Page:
There are scenes in The Tree of Life during which I'd love to sit down with Terrence Malick and ask him what the mess is going on. But to be honest, I expected as much. This was to be a visually stunning film with a perplexing, open-to-several-interpretations 'plot'. That is what I came into the experience prepared for.
What I wasn't prepared for was the simple, lucid story(-ies) involving a father, a mother, and their three sons. This was, by some distance, the most authentic -- the most beautiful -- portrayal of a family that I've witnessed on film. It's not for everyone, but certainly all parents and children should watch it.
Malick begins by displaying creation in macro terms. Stuff explodes, planets are born, seas begin to roar. We see life through the eyes of a god. The heart of the film, however, involves us seeing life through the eyes of a child. And through the eyes of this particular child, we see ourselves. Innocence, freedom, playfulness, harshness, resentment, disobedience, guilt, forgiveness - in Malick's theologically dense terms, we see the experience of nature and we see the experience of grace, played out in the relationships created by a family.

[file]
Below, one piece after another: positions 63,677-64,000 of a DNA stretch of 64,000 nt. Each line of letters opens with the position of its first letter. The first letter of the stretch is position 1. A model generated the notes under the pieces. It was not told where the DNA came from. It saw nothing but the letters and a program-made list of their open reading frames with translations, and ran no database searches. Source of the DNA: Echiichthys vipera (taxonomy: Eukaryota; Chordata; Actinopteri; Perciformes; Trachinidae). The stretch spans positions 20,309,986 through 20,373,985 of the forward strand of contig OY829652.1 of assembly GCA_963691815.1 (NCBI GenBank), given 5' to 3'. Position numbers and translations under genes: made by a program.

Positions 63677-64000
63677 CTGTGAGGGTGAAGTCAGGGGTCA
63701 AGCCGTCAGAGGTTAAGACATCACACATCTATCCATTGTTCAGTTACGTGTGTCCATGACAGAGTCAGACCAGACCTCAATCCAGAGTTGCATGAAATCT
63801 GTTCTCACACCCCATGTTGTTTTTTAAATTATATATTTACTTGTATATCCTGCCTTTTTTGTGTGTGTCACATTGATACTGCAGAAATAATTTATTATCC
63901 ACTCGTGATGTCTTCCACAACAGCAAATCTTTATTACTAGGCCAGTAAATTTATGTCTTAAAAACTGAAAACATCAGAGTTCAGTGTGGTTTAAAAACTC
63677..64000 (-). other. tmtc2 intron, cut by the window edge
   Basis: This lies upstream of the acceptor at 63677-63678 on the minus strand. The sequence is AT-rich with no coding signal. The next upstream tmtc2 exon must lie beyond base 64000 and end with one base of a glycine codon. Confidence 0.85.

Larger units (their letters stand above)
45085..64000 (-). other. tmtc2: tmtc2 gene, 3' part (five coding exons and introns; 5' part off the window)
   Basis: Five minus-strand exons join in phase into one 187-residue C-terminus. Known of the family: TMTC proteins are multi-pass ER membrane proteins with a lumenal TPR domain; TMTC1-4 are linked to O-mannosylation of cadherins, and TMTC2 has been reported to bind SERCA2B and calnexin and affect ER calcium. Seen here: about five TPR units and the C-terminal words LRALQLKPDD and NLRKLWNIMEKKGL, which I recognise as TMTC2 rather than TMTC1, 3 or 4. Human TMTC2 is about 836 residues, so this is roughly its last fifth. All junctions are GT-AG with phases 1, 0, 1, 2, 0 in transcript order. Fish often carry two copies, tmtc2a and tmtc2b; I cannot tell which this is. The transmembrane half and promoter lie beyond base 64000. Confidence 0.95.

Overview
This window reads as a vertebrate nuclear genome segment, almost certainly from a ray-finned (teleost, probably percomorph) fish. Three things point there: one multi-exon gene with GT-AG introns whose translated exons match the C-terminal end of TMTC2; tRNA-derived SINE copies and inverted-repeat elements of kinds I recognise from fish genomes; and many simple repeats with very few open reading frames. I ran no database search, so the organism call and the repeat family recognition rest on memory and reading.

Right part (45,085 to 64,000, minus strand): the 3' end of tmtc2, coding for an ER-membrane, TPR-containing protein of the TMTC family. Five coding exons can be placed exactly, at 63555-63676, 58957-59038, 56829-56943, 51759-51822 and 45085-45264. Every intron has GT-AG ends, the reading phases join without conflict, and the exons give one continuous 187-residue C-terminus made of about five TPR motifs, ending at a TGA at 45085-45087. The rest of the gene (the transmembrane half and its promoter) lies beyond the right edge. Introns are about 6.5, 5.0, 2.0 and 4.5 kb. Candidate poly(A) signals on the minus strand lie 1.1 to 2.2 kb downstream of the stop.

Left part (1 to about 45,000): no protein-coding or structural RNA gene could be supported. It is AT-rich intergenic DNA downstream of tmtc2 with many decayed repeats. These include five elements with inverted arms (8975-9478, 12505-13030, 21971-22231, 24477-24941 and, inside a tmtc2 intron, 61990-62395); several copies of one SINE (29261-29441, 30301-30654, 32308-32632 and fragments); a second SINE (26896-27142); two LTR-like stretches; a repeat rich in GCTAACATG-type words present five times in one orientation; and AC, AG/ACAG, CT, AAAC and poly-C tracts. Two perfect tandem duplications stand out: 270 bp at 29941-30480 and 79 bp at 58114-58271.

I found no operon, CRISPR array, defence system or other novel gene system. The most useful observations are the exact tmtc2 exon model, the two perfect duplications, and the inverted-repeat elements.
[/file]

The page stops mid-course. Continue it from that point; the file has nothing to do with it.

Given the film's title, the echoes to some of the genesis narratives are not hard to hear. The eldest boy, Jack, assumes the role of Adam who lost innocence, and Cain who experienced jealousy. We watch this boy playing and eating and doing his chores, and we see him little by little inheriting the nature of his father. This is not an evil nature, but it is a nature that knows nothing of grace. The mastery of the film, however, is that Jack's world is not fated. There are other presences -- his mother and his brothers -- who know what it means to love.
I won't be spoiling anything by telling you that one of the sons dies. We discover this at the very beginning of the film, with the majority of the remainder being a series of flashbacks. Given this tragic event, you might think that this film leaves us pondering the question, "Why would a good God allow such a horrible thing happen to this God-fearing family?" You'd be right to a degree, but Malick offers no answers as a response, no way of making sense of the son's death. All he offers is a glimpse of this family as they wrestle with the forces of nature and grace. The question Malick ultimately wants us to wrestle with is printed on the screen before any events transpire:
Where were you when I laid the foundations of the Earth, when the morning stars sang together, and all the sons of God shouted for joy?
Malick wants us to ponder the thought that grace has been wrestling with nature since the beginning, and in this present moment we are given an invitation:
...there were two ways through life - the way of nature and the way of grace. You have to choose which one you'll follow.
Through the story of an ordinary childhood, we are left with little doubt as to which is the more excellent way.